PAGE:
- Les Misérables: Champmathieu is supposed to look exactly like Jean Valjean, but in practice the actors are seldom identical.
- Swan Lake: The daughter of the Bad Guy goes to a dance disguised as the white swan. We know it's her because she's dressed in black.
- In the Twelfth Night, Viola and Sebastian are supposed to be Half-Identical Twins, impossible to tell apart when Viola is dressed as a man. Needless to say this, it is very difficult to find a suitable male and female actor who are even the same height, let alone actors who look enough alike to be mistaken for each other. Even when the play is performed with an all male cast, as when it was originally performed, actual male twins are rarely cast. One television production from 1969 simply used Double Vision movie magic to have the lead actress play both roles.
- In The Woman in White, Laura Fairlie and Anne Catherick are supposed to look similar, but are often played by actresses who look different from one another.
- In Breath of Fire IV, Ryuu and Fou-Lu are said to look very similar, at least by the residents of the village of Sonne. Their facial features, however, look almost nothing alike, even if you ignore their completely different hair styles and colors, their completely different eye colors, and Fou-Lu's horns.
- Earth Defense Force 5 introduces a new type of alien to the series, the Colonists. In-game dialogue hypes up how they look "almost identical to humans" but when you finally see them... they're actually giant, bipedal frogs. Characters continue to insist they look "almost exactly like humans", and at no point does anyone compare them to frogs.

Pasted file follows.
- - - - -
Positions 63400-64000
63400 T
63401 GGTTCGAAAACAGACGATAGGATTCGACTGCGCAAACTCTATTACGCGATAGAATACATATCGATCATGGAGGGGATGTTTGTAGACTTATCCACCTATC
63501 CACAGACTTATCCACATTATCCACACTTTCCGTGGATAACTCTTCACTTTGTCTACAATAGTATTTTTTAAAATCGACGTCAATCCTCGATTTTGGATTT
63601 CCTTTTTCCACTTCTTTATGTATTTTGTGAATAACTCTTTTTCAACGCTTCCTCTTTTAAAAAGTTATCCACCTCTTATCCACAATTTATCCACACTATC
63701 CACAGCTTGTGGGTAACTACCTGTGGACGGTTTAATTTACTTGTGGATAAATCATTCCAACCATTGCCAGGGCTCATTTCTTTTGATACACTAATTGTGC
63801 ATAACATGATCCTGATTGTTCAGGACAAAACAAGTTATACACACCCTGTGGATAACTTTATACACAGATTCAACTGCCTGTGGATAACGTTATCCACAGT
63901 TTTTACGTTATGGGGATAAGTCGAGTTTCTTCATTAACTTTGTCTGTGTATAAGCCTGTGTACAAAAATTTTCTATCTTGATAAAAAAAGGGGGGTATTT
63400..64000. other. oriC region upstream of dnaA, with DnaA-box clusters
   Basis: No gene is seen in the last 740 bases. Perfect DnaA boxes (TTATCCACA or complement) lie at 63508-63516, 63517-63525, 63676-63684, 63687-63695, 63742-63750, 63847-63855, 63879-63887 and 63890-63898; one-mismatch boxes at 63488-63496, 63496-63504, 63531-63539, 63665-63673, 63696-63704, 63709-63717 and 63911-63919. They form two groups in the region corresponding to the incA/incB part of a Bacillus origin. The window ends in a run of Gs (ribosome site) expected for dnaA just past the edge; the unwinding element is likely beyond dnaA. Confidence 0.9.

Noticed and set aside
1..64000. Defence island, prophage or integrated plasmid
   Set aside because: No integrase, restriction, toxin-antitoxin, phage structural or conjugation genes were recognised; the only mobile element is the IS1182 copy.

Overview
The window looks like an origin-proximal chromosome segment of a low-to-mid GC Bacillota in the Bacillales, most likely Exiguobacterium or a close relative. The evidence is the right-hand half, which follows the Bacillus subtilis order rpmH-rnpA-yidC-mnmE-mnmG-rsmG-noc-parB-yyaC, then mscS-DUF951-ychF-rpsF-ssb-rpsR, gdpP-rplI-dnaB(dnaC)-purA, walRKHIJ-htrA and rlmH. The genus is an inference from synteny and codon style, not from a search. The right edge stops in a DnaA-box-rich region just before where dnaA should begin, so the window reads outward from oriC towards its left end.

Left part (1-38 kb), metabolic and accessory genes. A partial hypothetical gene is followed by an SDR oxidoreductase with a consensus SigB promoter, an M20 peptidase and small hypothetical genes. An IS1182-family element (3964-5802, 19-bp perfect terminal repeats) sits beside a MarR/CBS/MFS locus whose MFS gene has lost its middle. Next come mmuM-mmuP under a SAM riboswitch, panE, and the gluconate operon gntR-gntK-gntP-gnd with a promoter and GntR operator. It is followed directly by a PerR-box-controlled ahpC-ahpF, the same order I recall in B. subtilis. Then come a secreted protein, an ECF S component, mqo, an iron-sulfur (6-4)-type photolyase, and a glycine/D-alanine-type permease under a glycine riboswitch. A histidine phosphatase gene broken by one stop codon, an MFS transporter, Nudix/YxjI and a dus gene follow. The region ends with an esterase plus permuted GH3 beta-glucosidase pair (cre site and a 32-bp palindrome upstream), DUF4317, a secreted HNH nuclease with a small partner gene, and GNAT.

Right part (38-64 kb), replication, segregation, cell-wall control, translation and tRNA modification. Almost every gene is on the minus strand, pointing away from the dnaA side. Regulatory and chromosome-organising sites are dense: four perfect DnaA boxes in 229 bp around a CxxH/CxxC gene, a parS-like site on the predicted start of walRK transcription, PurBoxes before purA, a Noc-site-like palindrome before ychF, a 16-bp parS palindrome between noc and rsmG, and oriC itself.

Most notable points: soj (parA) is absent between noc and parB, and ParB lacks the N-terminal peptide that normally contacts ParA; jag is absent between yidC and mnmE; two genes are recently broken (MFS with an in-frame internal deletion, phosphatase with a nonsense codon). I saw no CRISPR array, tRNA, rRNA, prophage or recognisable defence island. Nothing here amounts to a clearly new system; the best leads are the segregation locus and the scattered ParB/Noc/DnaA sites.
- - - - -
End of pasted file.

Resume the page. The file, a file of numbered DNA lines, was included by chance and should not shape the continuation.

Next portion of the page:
- Samuel in Fire Emblem: Mystery of the Emblem is a copycat of another character, the famed swordsman Navarre, and even people who knew Navarre well could get them mixed up at first glance. In the original game, they really were almost identical; the only difference between their portraits aside from a different pose is that Samuel has a headband. But in the 2010 remake, Navarre went through a redesign—his tunic went from purple to red, he lost his shoulder armor, his skin became noticeably paler, and his hair changed from brown to black. For some reason, though, Samuel's design wasn't updated to reflect those changes, meaning the only resemblance he and Navarre have is that they're both long-haired myrmidons (like... the vast majority of myrmidons).
- The player character in GreedFall is fully customizable, and can look like anything. The only feature that's forced upon all characters, for plot reasons, is a facial mark. Apparently, having this mark is enough to make you look exactly like a native of the island most of the game takes place on, even if you look nothing like the natives. The mark can even be mostly concealed by facial hair, but one native will still mistake you for a comrade 'from behind,' even if you're wearing foreign clothes.